Justice Minister Cemil Çiçek pointed at law 442 on Villages that carried the provision that temporary village guards might be employed and stated: "For 12 years temporary village guards have been employed according to the amended second paragraph of Article 74 to prevent terror. In that sense it is not advisable to publish the Statute for Temporary Village Guards and details on who to be employed, the scope of their duties and their education in the Official Gazette."
In June Interior Minister Abdülkadir Aksu answered a question by İzmir deputy Türkan Miçoğulları on the situation of temporary village guards. Aksu stated that a total of 57,757 village guards were employed in 22 provinces. These people received an average wage of 365 YTL. The details for the provinces were listed as: in Diyarbakır 5,187 village guards, in Şırnak 6,756, in Batman 2,887, in Bingöl 2,511, in Bitlis 3,730, in Mardin 3,323, in Muş 1,860, in Siirt 4,661, in Van 7,320, in Hakkari 7,614, in Tunceli 368, in Adıyaman 1,485, in Ağrı 1,838, in Ardahan 91, in Elazığ 2,083, in Gaziantep 555, in Iğdır 362, in Kilis 33, in Maraş 2,236, in Kars 558, in Malatya 1,365 and in Şanlıurfa 934 village guards.
Since the establishment of the village guards system on 26 March 1985 a total of 2,284 village guards had been charged with "terror offences", 934 with offences against property, 1,234 with offences against individuals, and 420 with offences of smuggling. Among the 4,972 accused village guards 853 had been put in pre-trial detention. 
On 28 January Corporal Gökhan Yaşartürk was killed in a clash near Akçay village (Şırnak). The daily Özgür Politika reported that the corporal was killed accidentally by the village guard with the first name of M. Ali.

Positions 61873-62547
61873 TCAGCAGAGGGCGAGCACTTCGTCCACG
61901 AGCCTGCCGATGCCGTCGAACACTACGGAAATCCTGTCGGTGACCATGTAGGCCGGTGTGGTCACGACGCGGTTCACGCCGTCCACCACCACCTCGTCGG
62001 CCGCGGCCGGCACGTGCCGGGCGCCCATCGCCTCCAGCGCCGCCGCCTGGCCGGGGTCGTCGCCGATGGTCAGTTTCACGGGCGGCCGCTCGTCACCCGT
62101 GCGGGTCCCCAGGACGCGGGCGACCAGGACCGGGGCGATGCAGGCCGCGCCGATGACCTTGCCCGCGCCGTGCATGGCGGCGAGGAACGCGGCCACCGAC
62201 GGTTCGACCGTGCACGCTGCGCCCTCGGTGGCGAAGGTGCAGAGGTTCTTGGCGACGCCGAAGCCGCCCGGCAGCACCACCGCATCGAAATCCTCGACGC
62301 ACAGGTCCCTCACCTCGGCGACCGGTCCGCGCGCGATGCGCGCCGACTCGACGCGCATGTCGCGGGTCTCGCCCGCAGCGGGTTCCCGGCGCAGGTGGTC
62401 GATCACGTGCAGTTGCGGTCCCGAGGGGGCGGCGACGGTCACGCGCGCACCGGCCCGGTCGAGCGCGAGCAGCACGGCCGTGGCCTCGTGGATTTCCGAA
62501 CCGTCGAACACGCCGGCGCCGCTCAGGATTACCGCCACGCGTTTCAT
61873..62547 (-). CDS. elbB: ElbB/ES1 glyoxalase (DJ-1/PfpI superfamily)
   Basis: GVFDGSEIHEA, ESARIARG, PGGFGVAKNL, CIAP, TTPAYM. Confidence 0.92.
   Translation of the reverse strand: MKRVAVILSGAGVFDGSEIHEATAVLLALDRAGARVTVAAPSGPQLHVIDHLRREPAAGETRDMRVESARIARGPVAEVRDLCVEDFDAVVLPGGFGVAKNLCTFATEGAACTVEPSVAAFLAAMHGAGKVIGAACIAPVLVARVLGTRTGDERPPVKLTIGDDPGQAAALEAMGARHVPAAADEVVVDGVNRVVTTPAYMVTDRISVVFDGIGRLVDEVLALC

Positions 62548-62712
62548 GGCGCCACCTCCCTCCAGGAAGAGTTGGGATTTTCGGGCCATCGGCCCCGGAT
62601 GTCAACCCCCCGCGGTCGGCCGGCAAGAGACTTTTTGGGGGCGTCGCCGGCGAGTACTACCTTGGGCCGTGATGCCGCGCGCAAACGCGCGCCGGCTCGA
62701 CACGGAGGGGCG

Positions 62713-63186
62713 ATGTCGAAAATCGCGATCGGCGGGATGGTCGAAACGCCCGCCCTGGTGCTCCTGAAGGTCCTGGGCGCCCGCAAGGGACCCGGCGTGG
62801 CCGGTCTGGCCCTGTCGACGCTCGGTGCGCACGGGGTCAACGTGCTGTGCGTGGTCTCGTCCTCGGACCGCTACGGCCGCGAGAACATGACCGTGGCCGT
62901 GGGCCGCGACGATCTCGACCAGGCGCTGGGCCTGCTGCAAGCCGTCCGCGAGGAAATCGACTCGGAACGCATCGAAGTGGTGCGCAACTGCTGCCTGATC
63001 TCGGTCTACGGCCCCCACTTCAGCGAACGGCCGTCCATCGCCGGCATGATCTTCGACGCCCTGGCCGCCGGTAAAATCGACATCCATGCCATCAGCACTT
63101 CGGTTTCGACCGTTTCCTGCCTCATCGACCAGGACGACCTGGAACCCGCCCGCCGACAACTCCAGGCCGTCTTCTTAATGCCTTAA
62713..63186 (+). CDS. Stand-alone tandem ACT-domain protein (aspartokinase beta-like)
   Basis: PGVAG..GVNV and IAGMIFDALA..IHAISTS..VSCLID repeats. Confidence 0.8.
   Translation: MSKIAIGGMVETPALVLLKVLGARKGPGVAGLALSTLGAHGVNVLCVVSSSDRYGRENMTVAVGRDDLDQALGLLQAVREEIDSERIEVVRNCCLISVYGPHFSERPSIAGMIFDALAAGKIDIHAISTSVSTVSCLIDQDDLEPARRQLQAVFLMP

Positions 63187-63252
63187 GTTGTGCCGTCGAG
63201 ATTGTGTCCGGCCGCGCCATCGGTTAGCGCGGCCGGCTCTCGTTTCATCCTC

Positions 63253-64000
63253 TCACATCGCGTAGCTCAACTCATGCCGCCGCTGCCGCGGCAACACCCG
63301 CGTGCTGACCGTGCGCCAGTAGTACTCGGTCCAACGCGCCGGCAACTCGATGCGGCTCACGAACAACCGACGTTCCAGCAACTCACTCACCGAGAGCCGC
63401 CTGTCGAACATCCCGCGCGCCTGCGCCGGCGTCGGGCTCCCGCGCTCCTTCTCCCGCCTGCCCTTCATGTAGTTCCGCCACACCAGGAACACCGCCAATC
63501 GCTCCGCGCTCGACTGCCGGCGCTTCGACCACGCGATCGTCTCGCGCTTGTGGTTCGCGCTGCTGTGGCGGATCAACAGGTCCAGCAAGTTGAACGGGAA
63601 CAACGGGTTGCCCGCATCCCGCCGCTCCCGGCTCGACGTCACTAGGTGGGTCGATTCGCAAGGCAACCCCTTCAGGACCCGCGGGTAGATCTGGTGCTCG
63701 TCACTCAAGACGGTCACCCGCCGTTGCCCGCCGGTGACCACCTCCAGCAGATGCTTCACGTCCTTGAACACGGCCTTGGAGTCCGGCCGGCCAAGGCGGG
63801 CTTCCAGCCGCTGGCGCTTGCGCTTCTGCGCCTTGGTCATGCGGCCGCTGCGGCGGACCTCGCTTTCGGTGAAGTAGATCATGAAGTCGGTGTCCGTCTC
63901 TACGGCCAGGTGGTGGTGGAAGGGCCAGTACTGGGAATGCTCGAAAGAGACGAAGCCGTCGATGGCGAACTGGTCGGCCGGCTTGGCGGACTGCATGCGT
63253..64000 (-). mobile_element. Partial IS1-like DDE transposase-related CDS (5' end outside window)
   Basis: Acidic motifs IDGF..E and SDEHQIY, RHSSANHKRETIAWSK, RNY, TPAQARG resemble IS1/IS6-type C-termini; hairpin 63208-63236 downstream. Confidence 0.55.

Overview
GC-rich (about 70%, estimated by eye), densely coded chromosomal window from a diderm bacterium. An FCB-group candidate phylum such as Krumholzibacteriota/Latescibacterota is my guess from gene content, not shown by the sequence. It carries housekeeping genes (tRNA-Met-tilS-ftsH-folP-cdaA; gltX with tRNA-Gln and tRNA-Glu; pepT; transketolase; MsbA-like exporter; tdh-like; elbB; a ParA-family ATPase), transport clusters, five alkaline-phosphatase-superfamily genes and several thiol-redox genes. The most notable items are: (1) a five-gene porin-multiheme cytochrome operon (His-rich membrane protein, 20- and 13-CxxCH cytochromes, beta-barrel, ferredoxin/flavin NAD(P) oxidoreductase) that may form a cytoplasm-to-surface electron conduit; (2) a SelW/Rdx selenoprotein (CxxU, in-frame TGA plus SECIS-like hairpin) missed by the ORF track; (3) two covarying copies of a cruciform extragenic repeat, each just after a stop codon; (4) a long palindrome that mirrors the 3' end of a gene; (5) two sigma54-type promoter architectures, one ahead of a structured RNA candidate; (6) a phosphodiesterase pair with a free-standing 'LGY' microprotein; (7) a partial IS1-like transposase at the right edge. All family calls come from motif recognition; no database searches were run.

On 19 March village guards killed Selahattin Günbey (13) in Düzce village, Nusaybin district (Mardin). With his relatives Zeki Günbey (12) and Seyithan Gürkan (13) he had been grazing sheep outside the village and village guards had asked them to go to another place, before they shot at them. The villager Abdülhakim Özdemir said about the incident:
"First there was a discussion among shepherds and some of them informed the village guards. Five of them came and the children ran away. The village guard H.D. said that he would not return unless he shot one of them. The children were hiding behind a stone and when Selahattin Günbey raised his head to look for the village guards he was hit with a bullet to his right eye."
After the incident the village guards Ahmet Dinç, Aburrahim Dinç and Hasan Dinç were detained and remanded on 22 March. Meanwhile, a delegation of the HRA that wanted to investigate into the incident was hindered by soldiers of the gendarmerie. They were not allowed to enter Dırçomer village.
The daily Özgür Politika reported that six out of 10 village guards who had been convicted in connection with the killing of eight villagers in Çalpınar village, Midyat district (Mardin) on 20 April 1993 had been arrested. Their trial had been heard at Denizli Heavy Penal Court No. 2 and in 2003 Tacettin Sakan, Mihdi Özbey, Halit Aktar, Şehmus Seyde, Nevaf Aydın, Mehmet Sayhan, Ethem Sayhan, Tevfik Akbay, Rahmi Kaçmaz and Abbas Taş had been sentenced to life imprisonment. Among them Tacettin Sakan, Mihdi Özbey, Ethem Seyhan, Abbas Taş, Şehmus Seyde and Halit Aktar had been arrested on 5 February. In October Nevaf Aydın was arrested in İzmir.